Suzuki GSX-R125 ridden quickly round a corner


As well as a new engine, the GSX-R125 gets a whole new chassis with weight loss at its core. The aluminium twin spar chassis is mated to aluminium wheels with petal discs and the even the ABS system only weighs 0.59kg, helping the whole bike tip the scales at just 134kg wet. Again, looking at its rivals’ specs, the Yamaha is 142kg wet, the Honda 137kg wet and the Aprilia 134kg dry as being Italian they always like to quote the best possible scenario! So on paper Suzuki have really gone to town on the GSX-R125, but does it live up to its hype in the flesh?


Suzuki GSX-R125 in the pits at Silverstone


Judging a 125 is always hard as they are all power restricted single cylinder four-strokes and therefore there is little to split them in terms of pure performance. That said, the GSX-R’s single is really smooth and as well as sounding a little bit deeper than other 125s, I do like the way it delivers its power. The rev range, which extends to 13,000rpm, has a really smooth and linear power increase that makes you feel as if the torque curve is also nicely flat. It’s not fast, a 15bhp 125 will never be, but it is relatively vibe free and I like the way the rev limiter is soft when it chimes in, gently curbing the revs rather than making you feel like you have hit a brick wall. The gearbox and clutch are perfectly acceptable and all in all there isn’t much to moan about. Is it that much better than its rivals and can you notice the bigger bore? I’m not convinced, but even on track it was averaging over 70mpg while being thrashed to death so that is justification alone for the new design of motor. However what is very apparent are Suzuki’s efforts when it comes to the chassis.

I’m in the six-foot two area and even my tall frame folded into the GSX-R’s seat with little discomfort. It’s a roomy riding position and there is more than enough space for your knees to slot into the tank’s recesses. On the move the mirrors, which if you are really geeky you will have spotted are identical to the GSX-R1000’s mirrors, are vibe-free and show a good view of the road behind. But it is in the bends that the GSX-R125 really shone.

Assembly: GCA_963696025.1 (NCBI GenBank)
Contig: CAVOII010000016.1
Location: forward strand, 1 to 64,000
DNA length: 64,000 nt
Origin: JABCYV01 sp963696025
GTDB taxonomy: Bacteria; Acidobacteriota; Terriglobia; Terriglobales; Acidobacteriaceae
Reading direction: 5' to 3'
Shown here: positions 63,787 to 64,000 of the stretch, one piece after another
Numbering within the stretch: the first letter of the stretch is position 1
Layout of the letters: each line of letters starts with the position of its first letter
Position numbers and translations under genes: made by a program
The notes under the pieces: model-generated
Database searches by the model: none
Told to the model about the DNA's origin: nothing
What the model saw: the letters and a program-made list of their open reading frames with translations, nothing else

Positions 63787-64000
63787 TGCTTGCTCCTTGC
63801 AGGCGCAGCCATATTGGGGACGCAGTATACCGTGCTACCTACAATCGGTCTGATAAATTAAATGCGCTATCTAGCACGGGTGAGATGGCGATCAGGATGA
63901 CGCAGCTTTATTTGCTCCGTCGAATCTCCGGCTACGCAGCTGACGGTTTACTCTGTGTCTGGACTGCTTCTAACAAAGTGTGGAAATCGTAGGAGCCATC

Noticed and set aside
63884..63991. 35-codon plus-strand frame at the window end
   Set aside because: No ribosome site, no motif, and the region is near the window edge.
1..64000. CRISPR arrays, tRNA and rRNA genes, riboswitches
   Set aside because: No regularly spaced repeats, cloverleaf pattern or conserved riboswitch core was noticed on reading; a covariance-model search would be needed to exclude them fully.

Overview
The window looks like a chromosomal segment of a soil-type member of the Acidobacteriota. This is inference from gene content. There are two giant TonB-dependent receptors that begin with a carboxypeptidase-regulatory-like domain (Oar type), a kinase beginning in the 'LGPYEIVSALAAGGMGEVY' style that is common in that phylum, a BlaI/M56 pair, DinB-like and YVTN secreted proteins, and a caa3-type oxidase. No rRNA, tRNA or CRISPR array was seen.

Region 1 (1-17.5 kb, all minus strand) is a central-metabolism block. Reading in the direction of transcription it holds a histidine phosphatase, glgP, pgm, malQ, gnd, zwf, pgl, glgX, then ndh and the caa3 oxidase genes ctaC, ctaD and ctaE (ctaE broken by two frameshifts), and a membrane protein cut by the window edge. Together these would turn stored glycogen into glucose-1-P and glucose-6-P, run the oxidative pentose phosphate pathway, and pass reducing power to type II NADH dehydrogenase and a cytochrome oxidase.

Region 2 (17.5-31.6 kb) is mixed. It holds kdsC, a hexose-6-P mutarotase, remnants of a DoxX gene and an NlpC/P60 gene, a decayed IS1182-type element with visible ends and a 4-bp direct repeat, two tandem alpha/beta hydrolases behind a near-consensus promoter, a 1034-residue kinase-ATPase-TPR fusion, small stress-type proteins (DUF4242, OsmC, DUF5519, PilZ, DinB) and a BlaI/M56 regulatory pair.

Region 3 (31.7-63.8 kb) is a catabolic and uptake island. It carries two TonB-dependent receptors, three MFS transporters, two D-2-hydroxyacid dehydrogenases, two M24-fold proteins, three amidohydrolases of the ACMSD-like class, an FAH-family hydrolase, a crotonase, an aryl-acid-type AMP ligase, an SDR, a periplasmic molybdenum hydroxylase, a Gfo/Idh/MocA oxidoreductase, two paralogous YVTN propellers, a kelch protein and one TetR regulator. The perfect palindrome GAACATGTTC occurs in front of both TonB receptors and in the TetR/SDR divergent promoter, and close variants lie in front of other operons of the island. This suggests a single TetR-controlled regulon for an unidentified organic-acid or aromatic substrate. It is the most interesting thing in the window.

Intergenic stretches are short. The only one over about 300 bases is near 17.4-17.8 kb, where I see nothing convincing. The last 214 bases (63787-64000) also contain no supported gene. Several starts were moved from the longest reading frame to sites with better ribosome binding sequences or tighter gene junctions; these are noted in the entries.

Suzuki GSX-R125 dashboard


Weighing just 134kg the Suzuki feels light to turn, especially at the front end. It drops nicely into bends and turns with a high level of agility. Knee down? Yep, not a problem and even the OE Dunlop D102 tyres are grippy, unlike some of the hideous items you get on other brands of 125. The suspension is also impressively compliant and lacking the usual cheap 125 bouncy feeling, which is so apparent on some rival’s shocks. When it comes to braking the GSX-R may lack a radial caliper, but the two-piston sliding caliper is more than up to the job, although I found you need to use four fingers on the lever rather than two otherwise the lever’s movement traps your remaining fingers to the bar, which was annoying. However that’s a small gripe and training schools always say you should brake with four fingers anyway… I did have a stab at activating the ABS, which required a really brutal grabbing of the front lever, and when it did intervene it did so with a smooth action rather than an annoying judder, which was also good. So where does all this leave the GSX-R125 in the grand scheme of things?